AAS Annual Meeting

China and Inner Asia Session 168

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Session 168: Rethinking the Revolution in Postsocialist Political Discourse

Organizer: Aminda M. Smith, Michigan State University, USA

Chair: Alexander C. Cook, University of California, Berkeley, USA

Discussant: Fabio Lanza, University of Arizona, USA

As suggested by recent debates over the place of Mao Zedong in Chinese textbooks, the relationship between Communism and China’s current economic system, and the future of the PRC’s ruling party, scholars and pundits are deeply divided over the nature of the connections between the early revolutionary period (1930s-1960s) and contemporary Chinese politics, economics, and society. At a time of increasing inequality and social activism—as seen in the recent strike wave--academics, policy makers, bloggers, and others, in China and abroad, are all intensely interested in a central question: How relevant is the revolution to the twenty-first century People’s Republic? Our panelists contend, however, that this ahistorical question is unlikely to lead to a satisfying answer. Regardless of the position taken by any individual partisan, the very terms of the debate decontextualize its subject, suggesting that ‘the revolution’ encompassed a reasonably stable set of meanings and values whose significations have remained more or less constant over at least several decades. Our panel investigates the contradictions of postsocialist political discourse through short papers on three separate moments, each of which has shaped contemporary understandings of revolution: 1950s ideological rehabilitation, Maoist and post-Maoist democratic rituals, and the transformation of the theoretical role of the peasant during the early reform movement. Our discussants will consider the apparent continuities and discontinuities between the revolutionary and contemporary periods. As a whole our panel explores the ways in which “revolution” came to be stabilized as a coherent and discrete category that can meaningfully be described as either relevant or irrelevant.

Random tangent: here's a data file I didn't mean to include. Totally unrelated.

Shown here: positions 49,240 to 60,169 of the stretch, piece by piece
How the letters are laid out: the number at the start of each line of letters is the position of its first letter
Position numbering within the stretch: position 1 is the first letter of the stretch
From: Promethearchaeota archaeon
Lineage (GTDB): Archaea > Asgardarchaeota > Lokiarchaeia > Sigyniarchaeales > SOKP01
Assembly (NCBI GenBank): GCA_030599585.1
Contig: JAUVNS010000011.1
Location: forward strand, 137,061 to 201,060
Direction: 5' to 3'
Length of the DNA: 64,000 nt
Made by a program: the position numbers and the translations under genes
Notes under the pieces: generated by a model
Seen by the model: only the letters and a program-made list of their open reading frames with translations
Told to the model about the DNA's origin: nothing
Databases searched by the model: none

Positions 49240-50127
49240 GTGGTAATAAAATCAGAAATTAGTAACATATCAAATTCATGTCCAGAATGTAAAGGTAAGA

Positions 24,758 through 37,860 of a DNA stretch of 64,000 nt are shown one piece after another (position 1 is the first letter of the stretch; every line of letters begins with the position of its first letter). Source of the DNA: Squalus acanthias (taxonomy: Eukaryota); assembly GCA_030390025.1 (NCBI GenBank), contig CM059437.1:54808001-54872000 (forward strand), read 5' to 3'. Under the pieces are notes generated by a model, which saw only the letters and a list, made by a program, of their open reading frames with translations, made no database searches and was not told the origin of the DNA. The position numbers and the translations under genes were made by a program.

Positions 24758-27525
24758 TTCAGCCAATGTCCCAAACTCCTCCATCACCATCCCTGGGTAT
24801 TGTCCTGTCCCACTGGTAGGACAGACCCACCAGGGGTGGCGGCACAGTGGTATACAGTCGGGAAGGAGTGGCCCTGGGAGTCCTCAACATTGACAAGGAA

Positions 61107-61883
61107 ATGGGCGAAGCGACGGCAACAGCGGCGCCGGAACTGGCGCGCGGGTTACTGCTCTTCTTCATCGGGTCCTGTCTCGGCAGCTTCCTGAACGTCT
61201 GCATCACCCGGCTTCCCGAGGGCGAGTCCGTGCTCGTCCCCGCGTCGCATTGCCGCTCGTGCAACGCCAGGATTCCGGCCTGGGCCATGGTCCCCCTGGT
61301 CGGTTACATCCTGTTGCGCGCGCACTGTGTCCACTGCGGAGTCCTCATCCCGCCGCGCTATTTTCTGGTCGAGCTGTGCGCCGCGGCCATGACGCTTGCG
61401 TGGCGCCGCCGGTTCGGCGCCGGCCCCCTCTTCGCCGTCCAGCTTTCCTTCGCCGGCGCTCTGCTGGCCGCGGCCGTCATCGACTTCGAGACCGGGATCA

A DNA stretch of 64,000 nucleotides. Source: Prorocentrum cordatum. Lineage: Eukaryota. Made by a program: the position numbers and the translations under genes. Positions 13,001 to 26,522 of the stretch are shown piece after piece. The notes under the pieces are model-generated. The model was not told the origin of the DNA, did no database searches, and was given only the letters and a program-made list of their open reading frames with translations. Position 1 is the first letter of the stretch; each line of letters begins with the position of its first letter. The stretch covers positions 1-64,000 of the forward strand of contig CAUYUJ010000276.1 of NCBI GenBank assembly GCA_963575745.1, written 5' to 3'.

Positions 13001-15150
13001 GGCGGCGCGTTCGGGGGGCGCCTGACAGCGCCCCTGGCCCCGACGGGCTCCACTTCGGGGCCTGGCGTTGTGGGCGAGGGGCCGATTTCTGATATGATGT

Reeducation and Postsocialism: Communist Thought Reform in the Market Economy
Aminda M. Smith, Michigan State University, USA

In 1950 the Chinese Communists celebrated their successes in the ideological rehabilitation of beggars, prostitutes, and other members of the elements déclassés. The theory informing these thought reform efforts was that of revolution as a whole: The pre-revolutionary “Old Society” had so devastated the Chinese nation that only radical change could save it. More specifically, so the argument went, the Old Society had forced many “members of the laboring masses” into “inappropriate occupations” while simultaneously corrupting their minds. Reeducation centers operated on the principle that, as the revolution worked to repair the economic devastation wrought by previous regimes, intensive ideological education remedied the epistemological violence inflicted by the Old Society. The theory and practice of thought reform relied entirely on the conceptual categories of the revolution. In the twenty-first century, Reeducation-through-Labor institutions still intern thousands of prostitutes, vagrants, and petty thieves, and reeducators continue to laud the efficacy of methods that use revolutionary concepts like “raising consciousness” and “speaking bitterness.” Yet the “Old Society” is a slightly old-fashioned term for a world that purportedly disappeared decades ago, and policy makers blame the resurgence of the lumpen-proletariat on the very economic development the Party works so hard to foster. This paper uses first-hand accounts from reeducators and their detainees to explore the ways individuals make sense of this strange hybrid context. What kinds of subjectivities are engendered when Communist Party cadres and post-socialist citizens use theories and practices grounded in a critique of capitalism to contemplate the “social problems” of the government-endorsed market economy.